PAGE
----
All In A Dales Work

Charlie Parker

About 30 years ago I was talked into taking part in a course teaching ‘snigging’. I’d never even heard of the word before, however, it was to change my life.

Having started my forestry work in 1971 at that time horses had virtually disappeared from the woods about 10 years previously. In my wood yard at Ingleton I was well equipped with modern day machinery, tractors, unimogs etc so going on a ‘snigging’ course was taking a step backwards or was it?

On the course I was introduced to George Read, George has been using his ponies in the wood since Adam was a lad! A real down to earth chap, we got on well and are good friends to this day. Firstly I met Danny a Dales type cob with a hint of Clydesdale about 14.2hh he had been working with George since being 4 years old and then Candy of no fixed breeding but obviously a lot of native blood standing around 14 hh . Watching George working his ponies was inspirational and that led me down the route I was to take.

Charlie snigging with Gilly at Cockwood in Lancashire (photo courtesy of Martin Seddon)

Why Dales ponies? Gina had ridden Dales ponies as a child and I am a staunch supporter of our native breeds and a Yorkshireman so Dales it had to be. Dales ponies are intelligent, agile and sure footed, incredibly strong for their size, have immense stamina, keep sound and are good doers. We needed ponies that could do various tasks, snigging (timber extraction using horses/ponies) farm work, riding and driving. Gina enjoyed hunting so the ponies needed to be true all rounders and they proved their worth time and time again.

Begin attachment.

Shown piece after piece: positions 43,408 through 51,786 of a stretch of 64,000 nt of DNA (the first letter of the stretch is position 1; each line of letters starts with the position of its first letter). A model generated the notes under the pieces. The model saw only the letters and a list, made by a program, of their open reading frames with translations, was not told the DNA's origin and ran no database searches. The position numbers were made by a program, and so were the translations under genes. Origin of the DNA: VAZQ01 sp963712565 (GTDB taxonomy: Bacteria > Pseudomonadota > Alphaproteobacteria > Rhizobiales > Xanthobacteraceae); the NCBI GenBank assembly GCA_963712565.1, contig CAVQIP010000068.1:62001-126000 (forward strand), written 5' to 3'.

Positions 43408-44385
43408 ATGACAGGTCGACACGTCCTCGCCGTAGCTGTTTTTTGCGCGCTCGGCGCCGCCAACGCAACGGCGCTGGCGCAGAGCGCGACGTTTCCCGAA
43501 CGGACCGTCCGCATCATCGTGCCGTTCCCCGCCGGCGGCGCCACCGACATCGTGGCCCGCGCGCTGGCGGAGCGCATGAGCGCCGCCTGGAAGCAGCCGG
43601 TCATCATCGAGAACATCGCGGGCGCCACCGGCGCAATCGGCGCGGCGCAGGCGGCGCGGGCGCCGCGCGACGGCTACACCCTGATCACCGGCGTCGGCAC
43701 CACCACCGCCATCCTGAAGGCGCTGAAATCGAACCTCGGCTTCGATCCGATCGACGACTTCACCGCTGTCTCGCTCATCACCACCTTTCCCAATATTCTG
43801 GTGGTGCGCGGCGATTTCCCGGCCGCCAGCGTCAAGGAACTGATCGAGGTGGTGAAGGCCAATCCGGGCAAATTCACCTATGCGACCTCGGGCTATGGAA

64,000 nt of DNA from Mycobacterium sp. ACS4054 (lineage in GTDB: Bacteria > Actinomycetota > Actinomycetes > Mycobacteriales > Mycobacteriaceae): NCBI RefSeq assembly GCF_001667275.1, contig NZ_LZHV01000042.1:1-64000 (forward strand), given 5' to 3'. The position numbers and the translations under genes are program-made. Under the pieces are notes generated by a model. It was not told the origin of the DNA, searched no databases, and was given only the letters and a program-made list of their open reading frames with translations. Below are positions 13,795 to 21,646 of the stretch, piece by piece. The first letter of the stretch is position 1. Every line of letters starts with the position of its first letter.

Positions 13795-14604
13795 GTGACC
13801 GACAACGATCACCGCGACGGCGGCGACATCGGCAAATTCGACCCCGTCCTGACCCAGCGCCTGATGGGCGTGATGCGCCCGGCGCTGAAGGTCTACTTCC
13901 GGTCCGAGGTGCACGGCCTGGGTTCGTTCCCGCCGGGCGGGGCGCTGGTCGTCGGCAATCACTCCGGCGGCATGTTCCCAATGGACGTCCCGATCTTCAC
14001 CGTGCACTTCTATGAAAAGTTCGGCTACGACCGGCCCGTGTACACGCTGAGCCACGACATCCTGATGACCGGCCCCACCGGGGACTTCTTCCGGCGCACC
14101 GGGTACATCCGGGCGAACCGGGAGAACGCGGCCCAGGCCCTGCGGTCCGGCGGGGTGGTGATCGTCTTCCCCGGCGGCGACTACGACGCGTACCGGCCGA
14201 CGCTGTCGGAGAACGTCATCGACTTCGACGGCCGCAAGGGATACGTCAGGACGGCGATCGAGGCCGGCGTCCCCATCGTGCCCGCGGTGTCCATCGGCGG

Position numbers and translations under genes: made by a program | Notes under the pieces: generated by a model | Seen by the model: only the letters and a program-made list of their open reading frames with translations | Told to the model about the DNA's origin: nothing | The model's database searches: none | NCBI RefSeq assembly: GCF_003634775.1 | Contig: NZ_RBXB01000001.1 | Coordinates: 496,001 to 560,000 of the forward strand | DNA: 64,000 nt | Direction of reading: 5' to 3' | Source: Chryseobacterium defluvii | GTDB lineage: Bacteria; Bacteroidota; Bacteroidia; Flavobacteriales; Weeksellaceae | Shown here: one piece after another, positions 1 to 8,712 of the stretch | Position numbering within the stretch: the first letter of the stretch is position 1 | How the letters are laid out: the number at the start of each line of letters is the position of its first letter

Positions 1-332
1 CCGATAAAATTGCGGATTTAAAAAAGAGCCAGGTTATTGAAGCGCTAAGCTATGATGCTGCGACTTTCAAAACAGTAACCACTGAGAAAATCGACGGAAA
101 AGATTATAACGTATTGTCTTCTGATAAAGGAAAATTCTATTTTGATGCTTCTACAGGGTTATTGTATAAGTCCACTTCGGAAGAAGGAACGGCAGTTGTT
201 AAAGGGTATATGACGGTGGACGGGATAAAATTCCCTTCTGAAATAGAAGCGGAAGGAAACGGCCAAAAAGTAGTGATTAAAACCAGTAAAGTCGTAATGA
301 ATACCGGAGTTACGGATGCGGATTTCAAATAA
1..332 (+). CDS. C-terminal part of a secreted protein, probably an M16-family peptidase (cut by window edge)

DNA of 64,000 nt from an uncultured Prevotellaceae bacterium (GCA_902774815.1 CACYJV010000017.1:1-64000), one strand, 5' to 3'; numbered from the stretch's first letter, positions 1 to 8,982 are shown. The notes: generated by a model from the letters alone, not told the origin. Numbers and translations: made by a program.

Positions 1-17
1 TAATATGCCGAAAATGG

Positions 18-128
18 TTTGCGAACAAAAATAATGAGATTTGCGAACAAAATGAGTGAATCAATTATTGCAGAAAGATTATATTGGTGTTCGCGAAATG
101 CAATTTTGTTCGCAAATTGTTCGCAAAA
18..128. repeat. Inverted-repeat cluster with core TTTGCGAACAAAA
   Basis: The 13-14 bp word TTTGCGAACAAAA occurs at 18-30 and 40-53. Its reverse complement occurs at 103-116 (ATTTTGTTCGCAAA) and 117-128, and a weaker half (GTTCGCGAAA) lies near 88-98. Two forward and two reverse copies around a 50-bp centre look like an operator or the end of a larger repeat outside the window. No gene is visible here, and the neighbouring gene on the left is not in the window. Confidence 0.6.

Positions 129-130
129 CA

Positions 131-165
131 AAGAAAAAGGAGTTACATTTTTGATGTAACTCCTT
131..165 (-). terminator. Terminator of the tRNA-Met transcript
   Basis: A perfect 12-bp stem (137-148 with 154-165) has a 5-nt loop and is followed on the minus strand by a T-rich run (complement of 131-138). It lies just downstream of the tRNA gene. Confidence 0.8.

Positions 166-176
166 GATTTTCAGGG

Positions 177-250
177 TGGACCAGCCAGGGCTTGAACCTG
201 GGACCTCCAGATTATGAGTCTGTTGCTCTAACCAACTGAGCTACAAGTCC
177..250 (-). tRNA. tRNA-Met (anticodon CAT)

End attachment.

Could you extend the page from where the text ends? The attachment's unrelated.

Charlie snigging with homebred bay roan Dales gelding Lowkbers Bracken

In my line of work I am often called in to ‘thin’ plantations which are inaccessible for machinery, usually tight awkward places or in area’s of special significance where they don’t want huge ‘ruts’ leaving behind, my Dales ponies and cobs can get where many machines can not they can turn tighter and negotiate steep banks.

roandale stud
Charlie & Roandale Rock in Northwoods

These ponies are environmentally friendly they leave little if any mess they don’t destroy the flora and fauna, no damage is caused to the trees left standing or their delicate root systems, they create no noise or air pollution. Timber extraction using horses/ponies is still viable I have proved this time and time again.

Gilly homebred gelding, a half bred Dales out of our coloured vanner Dolly, here showing traditional snigging gears

It is an age-old skill that we must strive to keep alive. Dales ponies can turn their hoof to so many disciplines they are agile and clever. These past years a special bond has developed with my ponies, when you are working alongside them day after day you get to know your animals very well, Dales are quick to learn and willing to please they thrive on varied work and enjoy a challenge. A Dales, which is naughty and stubborn is usually a bored pony with little to do, these quick-witted ponies need a job.

facebook horse from behind

 Charlie & Rocky share a special bond

In this country we have wonderful native breeds most have played some part in the countries development they are part of our heritage and should be treasured. However for me it has to be a Dales pony, whether I am snigging timber, chain-harrowing the fields, taking a bride to the church or riding along the country lanes, it’s all in a ‘Dales’ work………..